Repetition and the dividing line ask us to think about each side of this difficult conversation, to view and re-view this exchange not as a smooth narrative arc but rather as a dialogue where two different perspectives are juxtaposed. In the original film, Liz is positioned as correct, and as she prevails, trans femininity becomes impossible. But this resolution doesn’t only have consequences for Peter; it underscores how the film views cis womanhood too. As someone who knows all too well what misogynist violence feels like, Liz clearly believes that she is doing what is best for Peter. After he rescues her, she in turn attempts to save him from the dangers of (trans) feminine existence. Her well-intentioned betrayal of Peter’s trust and curiosity reminds me of all the people who told me that it was 'a very good idea' to try to be straight and cisgender. They did it with the best intentions, but it broke my heart. And here, in this deeply offensive horror film from 1980, I can see the emotions I had felt visible on Peter’s face. Amid all the brutal transmisogyny of this film, there is this moment of nuanced and evocative emotional realism. It offers a resource for me in thinking about my experiences as a young person, and it helps me to connect with young people today, who are facing hypervisibility and virulent backlash simultaneously. But additionally, this scene captures something particular to trans feminine experience that I have not felt—but have witnessed.

It’s a painfully tedious ritual in queer spaces. A trans woman will share a story about sexism, harassment, assault, or misogyny and a cis woman will respond, ‘welcome to womanhood’. This seemingly simple interaction is replete with ideological significance. For one, it suggests that trans feminine people aren’t aware of violence against women until a cis woman tells them about it. In other words, trans femmes are dupes or fools who transition without realizing that they are going to encounter misogynistic violence. This assumption that trans women are unaware of misogyny underlies virulently trans antagonistic attitudes among some feminists (Serano, 2013) and even appears in other accounts of trans feminine culture, such as bell hooks’ critique of the 1990 documentary Paris is Burning (1992). Furthermore, it asserts that womanhood is constituted through misogynist violence; what Wendy Brown describes as 'wounded attachments' that hinder solidarity (1995). While some feminists argue that 'womanhood' is indeed a category that is only produced through misogynist violence, this is a grossly limited understanding of an identity that resonates with so many people—cis and trans. 

By contrast, trans feminist understandings of identity can offer a different relationship to womanhood than this reductive model, one where womanhood isn’t the site of wounding but instead the grounds for solidarity. As Emi Koyama writes, trans feminism resists the harms perpetuated by cis hetero patriarchy because it 'believes in fostering an environment where women’s individual choices are honored, while scrutinizing and challenging institutions that limit the range of choices available to them' (2003: 247). According to Emma Heaney, trans feminism is an intersectional movement working toward transformative futures, and in doing so it connects trans liberation to disability justice, sex worker rights, and anticolonial prison abolitionist politics (2017). Instead of seeing women as a class of people united only by misogynist oppression, trans feminism enables women and femmes to imagine that—as the protest chant would have it—another world is possible. Such trans feminist potentiality far exceeds the facile exhortations to ‘say gay’ that have been the dominant response to anti-trans legislation in the United States. In a period of intense backlash against trans existence, recovering this story of solidarity from a violently trans-antagonistic film offers resources for those who are engaged in resistance today. In my imagination, the friendship between Liz Blake and Peter eventually leads to something the original film could never have depicted: solidarity, and liberation from misogyny and its effects for both characters. This trans feminist liberation could only become possible because of their connection, their collaboration, their juxtaposition—their co-existence in the frame.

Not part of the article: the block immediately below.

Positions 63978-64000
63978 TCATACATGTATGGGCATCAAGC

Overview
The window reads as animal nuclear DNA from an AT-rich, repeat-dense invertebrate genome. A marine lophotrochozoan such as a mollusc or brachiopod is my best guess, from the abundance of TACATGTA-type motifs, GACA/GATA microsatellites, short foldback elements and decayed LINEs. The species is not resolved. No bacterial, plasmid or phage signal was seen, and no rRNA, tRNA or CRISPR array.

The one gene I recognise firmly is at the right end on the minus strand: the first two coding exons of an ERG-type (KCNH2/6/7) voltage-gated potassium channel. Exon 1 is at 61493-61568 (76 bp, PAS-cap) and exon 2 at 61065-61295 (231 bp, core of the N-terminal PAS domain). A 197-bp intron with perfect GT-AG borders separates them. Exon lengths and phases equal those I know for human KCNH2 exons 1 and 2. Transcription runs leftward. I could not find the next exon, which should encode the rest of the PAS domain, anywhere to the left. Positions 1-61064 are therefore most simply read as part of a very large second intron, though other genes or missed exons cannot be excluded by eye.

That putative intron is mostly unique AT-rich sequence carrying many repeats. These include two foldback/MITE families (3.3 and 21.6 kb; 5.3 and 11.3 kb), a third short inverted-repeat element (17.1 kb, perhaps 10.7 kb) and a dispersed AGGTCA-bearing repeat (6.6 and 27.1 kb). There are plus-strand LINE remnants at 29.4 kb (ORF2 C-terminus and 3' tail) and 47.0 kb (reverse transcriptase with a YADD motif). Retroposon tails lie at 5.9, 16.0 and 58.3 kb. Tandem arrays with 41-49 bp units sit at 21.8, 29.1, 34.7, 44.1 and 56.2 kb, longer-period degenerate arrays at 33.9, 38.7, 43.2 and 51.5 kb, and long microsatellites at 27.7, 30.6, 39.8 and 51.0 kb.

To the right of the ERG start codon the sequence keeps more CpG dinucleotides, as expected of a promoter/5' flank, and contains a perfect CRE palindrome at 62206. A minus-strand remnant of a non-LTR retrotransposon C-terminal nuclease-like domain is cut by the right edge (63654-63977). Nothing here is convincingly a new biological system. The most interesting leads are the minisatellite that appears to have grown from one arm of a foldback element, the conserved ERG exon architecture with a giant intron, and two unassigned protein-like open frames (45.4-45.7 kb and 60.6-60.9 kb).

Works cited

Brown, W. 1995. States of Injury: Power and Freedom in Late Modernity, Princeton, New Jersey: Princeton University Press.

Gates, R. J. 2018. Double Negative: The Black Image and Popular Culture. Durham, NC: Duke University Press.

Gossett, R. et al. 2017. Trap Door: Trans Cultural Production and the Politics of Visibility. Cambridge, Massachusetts: MIT Press.

Heaney, E. 2017. The New Woman: Literary Modernism, Queer Theory, and the Trans Feminine Allegory. Chicago, IL: Northwestern University Press.